Dayanita Singh, distinguished artist, recently won the prestigious Hasselblad Award, 2022. In this excerpted interview, she reflects upon the importance of non-Western contexts of image production and reception, new paradigms of aesthetic engagement and how she continually re-defines her own practice by transforming, both conceptually and materially, the form of photography.
How did you respond to receiving one the most important awards for the arts?
When they told me about the award, I thought: it can’t be, why me? And then I realised, it’s all those book objects and the museums that I have been creating. For many years, I had been trying to shift the print from the wall, the book from the bookshelf, to free photography from itself. I like to think the award acknowledges that.
I never, in my wildest dreams, thought I would get the Hasselblad Award because the list of previous awardees goes back to all the ‘masters’ — Ansel Adams to Cartier-Bresson, Robert Frank to Daido Moriyama, to last year’s winner Alfredo Jaar — all the people one studied, admires, contradicts and is in conversation with. It is the most prestigious award in photography given to recognise and validate major shifts in the medium.
Apart from the very formal award ceremony, which will be held in Gothenburg in October, the Hasselblad Foundation also commissions an exhibition and a book, inviting a writer to be in conversation with the awardee’s work. They asked Orhan Pamuk and he said yes!
With your ongoing retrospective at Gropius Bau in Berlin, one sees many image horizons and media thresholds constantly being crossed in terms of form. How does it mark your journey as a photographer?
It’s been 13 years since I made Sent a Letter, the box that holds within it seven miniature exhibitions. I was desperate to find another form for photography, and to create a space between the gallery and the publisher. In the exhibition at Gropius Bau, there is a room of silver prints from Go Away Closer, a room with Sent a Letter (Steidl) in vitrines, then another room with the large wooden Museum of Chance. The next room has the Zakir Hussain maquette (Steidl) on the wall. The amazing thing to me, is that each work holds the room, whether it’s the prints on the wall, the book object, or the large mobile museums. All on par with each other. Of course this also has to do with the finest curating by Stephanie Rosenthal.
I think between the award and this retrospective, it’s become clear to me that multiple forms can and will coexist in photography. That’s what I love about photography, its endless potential. You point to the two newest directions in my work: the painted photographs on one side, and the architecture montages, but then the Mona [Ahmed] montages also happened, and I don’t know what will happen next. It’s such a privilege to engage with a medium that is so vast and expansive — that’s why I get irritated when people only think of the print on the wall or the book as a catalogue.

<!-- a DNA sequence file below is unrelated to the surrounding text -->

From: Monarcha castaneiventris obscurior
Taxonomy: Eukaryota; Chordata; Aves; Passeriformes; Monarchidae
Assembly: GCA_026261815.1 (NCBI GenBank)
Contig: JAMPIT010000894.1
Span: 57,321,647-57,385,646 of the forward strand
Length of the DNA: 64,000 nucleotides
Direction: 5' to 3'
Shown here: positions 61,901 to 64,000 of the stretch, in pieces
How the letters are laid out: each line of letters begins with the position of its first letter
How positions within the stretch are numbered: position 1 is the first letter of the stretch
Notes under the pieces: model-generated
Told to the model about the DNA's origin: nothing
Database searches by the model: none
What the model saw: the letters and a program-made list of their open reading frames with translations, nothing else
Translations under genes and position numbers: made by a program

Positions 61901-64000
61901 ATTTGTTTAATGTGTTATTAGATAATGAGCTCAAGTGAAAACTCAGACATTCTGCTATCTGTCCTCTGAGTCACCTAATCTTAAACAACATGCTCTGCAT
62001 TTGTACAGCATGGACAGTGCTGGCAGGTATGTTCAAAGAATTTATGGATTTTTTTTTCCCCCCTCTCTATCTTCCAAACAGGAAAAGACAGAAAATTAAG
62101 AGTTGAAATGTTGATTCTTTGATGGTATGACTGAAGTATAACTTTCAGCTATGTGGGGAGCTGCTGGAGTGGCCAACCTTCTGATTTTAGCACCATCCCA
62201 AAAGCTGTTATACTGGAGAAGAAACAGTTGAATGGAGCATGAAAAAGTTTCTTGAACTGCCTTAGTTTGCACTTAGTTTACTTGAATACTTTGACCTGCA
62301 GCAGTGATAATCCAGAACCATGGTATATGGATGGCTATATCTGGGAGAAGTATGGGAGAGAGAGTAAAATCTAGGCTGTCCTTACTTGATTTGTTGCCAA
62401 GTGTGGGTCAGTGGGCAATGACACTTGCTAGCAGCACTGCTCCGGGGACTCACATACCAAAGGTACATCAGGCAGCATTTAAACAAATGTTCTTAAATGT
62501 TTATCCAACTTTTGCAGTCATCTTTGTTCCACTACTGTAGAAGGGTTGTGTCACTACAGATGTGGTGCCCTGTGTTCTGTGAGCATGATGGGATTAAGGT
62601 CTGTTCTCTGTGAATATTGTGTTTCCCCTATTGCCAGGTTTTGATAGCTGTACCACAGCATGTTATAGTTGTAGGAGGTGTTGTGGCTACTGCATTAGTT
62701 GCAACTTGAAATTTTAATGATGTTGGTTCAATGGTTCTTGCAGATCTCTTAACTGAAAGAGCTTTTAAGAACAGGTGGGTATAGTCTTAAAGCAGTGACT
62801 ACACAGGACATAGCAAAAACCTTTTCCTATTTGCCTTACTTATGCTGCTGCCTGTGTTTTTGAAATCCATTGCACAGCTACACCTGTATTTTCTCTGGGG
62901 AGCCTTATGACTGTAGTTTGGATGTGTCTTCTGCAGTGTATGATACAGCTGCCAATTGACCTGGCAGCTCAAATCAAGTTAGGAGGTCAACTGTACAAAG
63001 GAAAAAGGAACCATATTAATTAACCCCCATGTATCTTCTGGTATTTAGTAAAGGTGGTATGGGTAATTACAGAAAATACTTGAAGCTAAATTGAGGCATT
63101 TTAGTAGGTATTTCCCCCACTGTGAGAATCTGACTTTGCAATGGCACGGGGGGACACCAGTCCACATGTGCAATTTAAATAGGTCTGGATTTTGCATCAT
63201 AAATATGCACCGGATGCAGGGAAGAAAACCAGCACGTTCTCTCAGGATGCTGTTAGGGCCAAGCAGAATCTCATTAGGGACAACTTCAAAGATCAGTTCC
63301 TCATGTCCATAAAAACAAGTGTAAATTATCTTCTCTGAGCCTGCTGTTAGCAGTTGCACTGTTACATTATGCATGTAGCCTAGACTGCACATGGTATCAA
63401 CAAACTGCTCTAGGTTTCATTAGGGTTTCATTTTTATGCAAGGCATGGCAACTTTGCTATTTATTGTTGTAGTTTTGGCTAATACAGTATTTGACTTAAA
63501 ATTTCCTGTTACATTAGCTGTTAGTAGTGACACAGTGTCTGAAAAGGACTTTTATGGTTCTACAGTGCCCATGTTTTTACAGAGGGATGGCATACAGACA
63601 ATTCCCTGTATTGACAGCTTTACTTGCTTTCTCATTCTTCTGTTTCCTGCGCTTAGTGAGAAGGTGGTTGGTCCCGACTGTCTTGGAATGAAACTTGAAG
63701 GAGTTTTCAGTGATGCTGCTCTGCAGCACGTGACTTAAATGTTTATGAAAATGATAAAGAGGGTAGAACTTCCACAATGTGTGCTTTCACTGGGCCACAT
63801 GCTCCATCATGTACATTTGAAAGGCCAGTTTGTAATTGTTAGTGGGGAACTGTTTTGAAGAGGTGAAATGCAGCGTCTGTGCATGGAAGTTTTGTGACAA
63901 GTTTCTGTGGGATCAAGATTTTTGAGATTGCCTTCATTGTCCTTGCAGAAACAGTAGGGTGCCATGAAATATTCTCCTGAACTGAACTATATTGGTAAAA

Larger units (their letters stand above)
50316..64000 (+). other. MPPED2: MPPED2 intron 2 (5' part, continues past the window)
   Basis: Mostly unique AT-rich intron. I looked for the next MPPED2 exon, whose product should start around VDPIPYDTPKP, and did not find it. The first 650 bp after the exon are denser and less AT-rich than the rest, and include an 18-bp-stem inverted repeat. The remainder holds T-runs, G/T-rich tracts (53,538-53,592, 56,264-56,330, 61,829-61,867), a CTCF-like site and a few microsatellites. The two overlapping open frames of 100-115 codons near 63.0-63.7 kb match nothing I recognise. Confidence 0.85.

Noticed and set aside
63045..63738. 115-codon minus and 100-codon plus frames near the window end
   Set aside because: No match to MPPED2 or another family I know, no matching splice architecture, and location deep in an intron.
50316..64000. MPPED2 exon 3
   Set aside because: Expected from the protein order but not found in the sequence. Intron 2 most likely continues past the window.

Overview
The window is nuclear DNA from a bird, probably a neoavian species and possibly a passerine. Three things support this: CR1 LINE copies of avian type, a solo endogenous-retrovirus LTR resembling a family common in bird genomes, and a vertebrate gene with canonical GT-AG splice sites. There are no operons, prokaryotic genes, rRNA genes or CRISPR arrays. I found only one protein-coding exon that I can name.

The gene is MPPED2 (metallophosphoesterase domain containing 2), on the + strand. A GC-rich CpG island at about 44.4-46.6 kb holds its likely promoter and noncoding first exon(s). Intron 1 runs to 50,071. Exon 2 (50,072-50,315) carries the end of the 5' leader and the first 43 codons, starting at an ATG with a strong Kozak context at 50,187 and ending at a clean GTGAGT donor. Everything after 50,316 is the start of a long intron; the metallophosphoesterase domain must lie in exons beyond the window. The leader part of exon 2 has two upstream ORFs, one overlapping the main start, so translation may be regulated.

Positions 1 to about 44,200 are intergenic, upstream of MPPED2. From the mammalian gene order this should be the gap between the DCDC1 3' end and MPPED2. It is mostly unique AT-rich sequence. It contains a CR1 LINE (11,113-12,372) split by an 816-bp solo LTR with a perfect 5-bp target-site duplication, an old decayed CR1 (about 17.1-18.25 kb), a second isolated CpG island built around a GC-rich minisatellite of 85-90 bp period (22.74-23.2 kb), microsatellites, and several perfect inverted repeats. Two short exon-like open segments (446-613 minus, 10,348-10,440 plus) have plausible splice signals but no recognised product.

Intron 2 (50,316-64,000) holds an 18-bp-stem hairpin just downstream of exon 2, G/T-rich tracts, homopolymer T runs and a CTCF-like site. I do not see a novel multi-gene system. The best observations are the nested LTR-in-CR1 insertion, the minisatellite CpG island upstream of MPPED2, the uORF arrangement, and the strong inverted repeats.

What are the broader questions being addressed by the Museum work?
I love the idea of the museum, but there’s a huge difference in the way we think of museums in this part of the world. We’re not so intimidated by museums. I’ve been obsessed with ‘house museums’, all over this country. The MGR museum over the King George museum any day. It’s my way of entering the city. And then I go to these large, quite sterile institutional museums in the West where I can’t touch anything, where there’s no movement. I feel my own works got fossilised behind glass. But when my Museum Bhavan box is in your house, it is alive, you are its curator. What photography has taught me is that art needs to be disseminated and that is the driving force behind my book objects and museums. Of course, to be in MoMA or the Tate [Modern] is a huge privilege, to have large museums acquire my museums. But the greatest privilege for me is when my work lives in people’s homes.
Can you speak to a future young artist / viewership about some of the challenges you have encountered?
The most important thing is to build a voice of one’s own. Obviously it’s developed in relation to other histories, people, conversations, mentors, etc. It takes time but that is the most valuable asset: your own voice. And you have to protect it.
To younger people I would say, be very careful about how your identity gets used or misused. Don’t let people define you by your gender or geography. It can only take you so far.
The third thing I would say to younger photographers is, keep thinking about the ‘other aspects’ of photography because that’s where its secrets lie. The image is just one part of it, a starting point. Dissemination is key. Keep questioning the medium, wrestle with it and find your own forms for it. All the questions for me come from photography, but the answers come from different and distant disciplines. Photography is just the medium.
The writer is curator, Alkazi Foundation for the Arts, and founder, ASAP Connect App.